Group starts to promote shade trees
A new community group calling itself GUST (Grow Urban Shade Trees) has been started in Umina to encourage residents to bring shade and beauty to their neighbourhoods.
"I'm absolutely driven to do something about the lack of canopy on the Peninsula," said Gust founding member, Ms Jennifer Wilder.
"It is unacceptable that in summer I cannot even walk my dog in daylight hours because of the baking sun," Ms Wilder said.
"We formed GUST to try to combat the bizarre aversion that many residents have to large trees," she said.
"I would like to take every possible opportunity to try to educate and inspire residents about the overwhelming benefits of shade trees.
"There is a lot of unnecessary fear and I'd love to turn this around.
"Council have wonderful safe species that they recommend, now the challenge is just to get residents interested enough.
"Trees are an essential part of any vibrant, liveable suburb.
"They reduce air and water pollution, keep us cool in summer, increase property values, decrease our heating and cooling bills and deliver mental and physical health benefits.
"Trees in our streets are an easy way to improve the look and feel of our suburbs.
"Global engineering and urban design company Aecom has analysed tree canopy coverage and five years of house price data across Sydney.
"They found that houses on streets with more trees were worth an average of $50,000 more than those on less leafy streets.
"Local governments are all getting on board with greening programs with good policies around shade production and this follows advice from scientists and climate experts about the urgent need for more trees.
"Residents can help by planting a tree in their front garden or nature strip, or by undertaking planting with their neighbours or friends.
"Your local nursery can help you select the best tree.
"Popular choices are brush box, tuckeroo, blueberry ash, grevillea, angophora hispida ... but there are so many more to choose from.
"All trees require regular watering when young, especially in summer but soon become very low maintenance.
"A common misconception is that trees cannot go under wires but there are lots of great medium sized trees that work under wires.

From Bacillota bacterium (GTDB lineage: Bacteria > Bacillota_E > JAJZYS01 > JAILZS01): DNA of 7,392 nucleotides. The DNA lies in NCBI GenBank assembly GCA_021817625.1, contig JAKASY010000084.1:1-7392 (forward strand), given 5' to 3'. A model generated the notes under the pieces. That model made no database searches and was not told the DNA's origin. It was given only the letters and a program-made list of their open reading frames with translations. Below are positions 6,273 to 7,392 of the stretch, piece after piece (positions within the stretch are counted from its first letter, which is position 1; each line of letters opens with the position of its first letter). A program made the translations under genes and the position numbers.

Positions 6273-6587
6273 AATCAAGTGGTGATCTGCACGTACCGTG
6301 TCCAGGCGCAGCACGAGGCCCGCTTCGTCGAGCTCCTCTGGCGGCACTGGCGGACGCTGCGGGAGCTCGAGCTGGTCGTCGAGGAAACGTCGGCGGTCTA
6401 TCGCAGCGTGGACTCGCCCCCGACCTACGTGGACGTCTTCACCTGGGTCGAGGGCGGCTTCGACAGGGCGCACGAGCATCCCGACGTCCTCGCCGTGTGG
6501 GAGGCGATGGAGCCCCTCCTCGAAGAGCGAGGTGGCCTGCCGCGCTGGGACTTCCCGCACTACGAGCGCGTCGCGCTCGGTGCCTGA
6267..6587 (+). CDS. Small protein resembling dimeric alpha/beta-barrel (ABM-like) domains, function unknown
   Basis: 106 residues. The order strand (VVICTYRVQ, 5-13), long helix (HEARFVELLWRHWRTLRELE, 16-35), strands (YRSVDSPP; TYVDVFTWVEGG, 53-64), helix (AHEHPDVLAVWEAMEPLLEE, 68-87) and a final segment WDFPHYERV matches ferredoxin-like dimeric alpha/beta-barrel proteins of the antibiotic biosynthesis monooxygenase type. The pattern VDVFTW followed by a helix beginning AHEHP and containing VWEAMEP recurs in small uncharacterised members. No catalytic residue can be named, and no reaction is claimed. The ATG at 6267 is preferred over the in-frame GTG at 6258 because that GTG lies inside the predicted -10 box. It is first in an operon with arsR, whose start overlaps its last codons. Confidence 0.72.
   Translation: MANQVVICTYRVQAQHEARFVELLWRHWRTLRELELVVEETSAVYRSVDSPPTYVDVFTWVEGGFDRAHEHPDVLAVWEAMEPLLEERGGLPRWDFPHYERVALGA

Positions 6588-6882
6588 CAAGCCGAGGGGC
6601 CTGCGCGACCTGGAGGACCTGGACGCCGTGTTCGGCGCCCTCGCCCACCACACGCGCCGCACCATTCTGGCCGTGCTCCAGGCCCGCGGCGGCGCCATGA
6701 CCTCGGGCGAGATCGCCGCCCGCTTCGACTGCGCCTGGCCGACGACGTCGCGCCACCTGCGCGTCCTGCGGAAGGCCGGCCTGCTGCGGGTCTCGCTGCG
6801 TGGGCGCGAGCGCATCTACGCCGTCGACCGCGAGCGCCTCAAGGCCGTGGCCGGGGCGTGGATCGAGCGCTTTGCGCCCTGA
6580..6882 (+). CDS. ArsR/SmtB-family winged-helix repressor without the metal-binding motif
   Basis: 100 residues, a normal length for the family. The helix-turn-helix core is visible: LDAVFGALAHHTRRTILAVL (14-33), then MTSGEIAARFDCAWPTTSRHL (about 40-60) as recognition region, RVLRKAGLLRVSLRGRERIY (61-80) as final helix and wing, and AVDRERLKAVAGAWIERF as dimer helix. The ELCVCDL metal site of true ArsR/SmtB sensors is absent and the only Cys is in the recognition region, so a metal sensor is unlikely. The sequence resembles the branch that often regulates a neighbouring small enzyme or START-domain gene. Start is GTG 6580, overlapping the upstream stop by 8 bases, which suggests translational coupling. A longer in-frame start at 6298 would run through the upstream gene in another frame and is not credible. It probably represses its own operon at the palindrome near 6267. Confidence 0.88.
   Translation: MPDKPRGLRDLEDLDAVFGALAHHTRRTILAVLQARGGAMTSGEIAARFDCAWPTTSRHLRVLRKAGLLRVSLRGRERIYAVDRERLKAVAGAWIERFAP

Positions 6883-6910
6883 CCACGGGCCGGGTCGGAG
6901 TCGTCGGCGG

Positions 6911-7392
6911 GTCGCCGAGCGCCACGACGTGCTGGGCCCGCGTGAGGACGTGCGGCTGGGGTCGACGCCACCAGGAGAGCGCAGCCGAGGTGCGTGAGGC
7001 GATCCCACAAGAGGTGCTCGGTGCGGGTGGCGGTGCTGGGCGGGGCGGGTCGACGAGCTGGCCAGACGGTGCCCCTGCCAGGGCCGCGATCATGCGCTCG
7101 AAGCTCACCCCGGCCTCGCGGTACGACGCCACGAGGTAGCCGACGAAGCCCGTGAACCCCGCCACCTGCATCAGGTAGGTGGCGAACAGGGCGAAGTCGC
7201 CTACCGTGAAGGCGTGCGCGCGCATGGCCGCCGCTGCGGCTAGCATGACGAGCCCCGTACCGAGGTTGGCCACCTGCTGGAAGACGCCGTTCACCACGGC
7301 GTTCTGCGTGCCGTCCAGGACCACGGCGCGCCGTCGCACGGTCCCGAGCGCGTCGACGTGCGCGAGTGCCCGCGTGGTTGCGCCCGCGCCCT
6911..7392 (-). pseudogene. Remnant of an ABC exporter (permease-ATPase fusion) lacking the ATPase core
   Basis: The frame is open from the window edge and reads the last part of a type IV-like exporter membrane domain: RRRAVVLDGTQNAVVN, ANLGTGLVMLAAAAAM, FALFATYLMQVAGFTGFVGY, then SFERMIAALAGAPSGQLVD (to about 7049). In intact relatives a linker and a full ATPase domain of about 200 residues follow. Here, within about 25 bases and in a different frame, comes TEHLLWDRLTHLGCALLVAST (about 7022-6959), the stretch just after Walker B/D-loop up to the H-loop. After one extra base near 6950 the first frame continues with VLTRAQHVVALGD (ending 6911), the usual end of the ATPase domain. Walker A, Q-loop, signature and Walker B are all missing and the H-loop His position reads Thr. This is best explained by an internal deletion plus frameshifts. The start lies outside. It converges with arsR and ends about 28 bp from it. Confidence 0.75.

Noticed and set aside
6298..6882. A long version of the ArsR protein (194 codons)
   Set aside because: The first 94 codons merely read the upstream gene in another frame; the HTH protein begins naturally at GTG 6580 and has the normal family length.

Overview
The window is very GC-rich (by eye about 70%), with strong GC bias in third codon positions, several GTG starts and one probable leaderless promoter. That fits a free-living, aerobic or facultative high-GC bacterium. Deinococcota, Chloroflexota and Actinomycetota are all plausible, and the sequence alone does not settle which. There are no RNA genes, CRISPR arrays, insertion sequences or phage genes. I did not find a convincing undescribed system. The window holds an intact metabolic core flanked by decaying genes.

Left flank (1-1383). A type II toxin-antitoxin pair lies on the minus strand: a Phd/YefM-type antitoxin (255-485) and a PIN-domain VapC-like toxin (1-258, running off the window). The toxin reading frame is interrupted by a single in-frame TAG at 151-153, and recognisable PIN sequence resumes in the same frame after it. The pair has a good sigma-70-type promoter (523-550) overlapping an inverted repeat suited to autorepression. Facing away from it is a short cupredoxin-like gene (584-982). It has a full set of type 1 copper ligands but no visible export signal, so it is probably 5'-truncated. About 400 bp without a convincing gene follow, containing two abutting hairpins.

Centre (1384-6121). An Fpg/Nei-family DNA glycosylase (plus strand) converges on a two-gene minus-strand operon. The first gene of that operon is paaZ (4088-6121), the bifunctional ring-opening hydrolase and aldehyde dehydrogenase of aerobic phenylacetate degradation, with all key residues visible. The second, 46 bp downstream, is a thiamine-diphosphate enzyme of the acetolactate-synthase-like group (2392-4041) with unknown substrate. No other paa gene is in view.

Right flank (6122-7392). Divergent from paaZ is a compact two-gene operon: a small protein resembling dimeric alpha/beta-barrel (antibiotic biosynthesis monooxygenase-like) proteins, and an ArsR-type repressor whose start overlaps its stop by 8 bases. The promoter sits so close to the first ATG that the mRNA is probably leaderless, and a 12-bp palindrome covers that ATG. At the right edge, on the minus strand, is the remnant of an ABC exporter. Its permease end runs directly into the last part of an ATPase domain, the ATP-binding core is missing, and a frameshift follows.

"I advise all residents to take a moment, when driving or walking on a hot day, to notice the extreme difference that a shade tree makes to temperature.
"The shade is the first thing we look for on a warm day.
"It just makes complete sense to line our streets with more trees," Ms Wilder said.
Ms Wilder said her first project has been to engage in street planting in Dorothy Ave, Woy Woy.
"Summer is coming and soon people will be roasting again, looking for that rare shady parking spot, complaining about their air conditioning prices," she said.
"We are currently looking very closely at what councils are allowing and not allowing because it seems that people are able to put granny flats in at the expense of large, established trees.
"There also seems to be a myth or a lot of fear about large trees being unsafe and that is why we, as a group, are very interested in educating people about choosing the right tree for the right place.
"As far as we are concerned the benefits of trees far outweigh the risks."
The former Gosford Council had a program of providing free trees to residents and community groups but this has been put on hold as a result of the amalgamation.
"The free trees to residents is currently on hold, it is in transition and hopefully will come back.
"We have been looking at ways to propagate our own and look for our own because we are not sure how long it will take Council to put free trees back on the agenda."
Ms Wilder said GUST had been writing to staff and Councillors in an effort to get support for the free trees program.
Media release, 15 Nov 2017
Interview 17 Nov 2017
Jennifer Wilder, GUST
Reporter: Jackie Pearson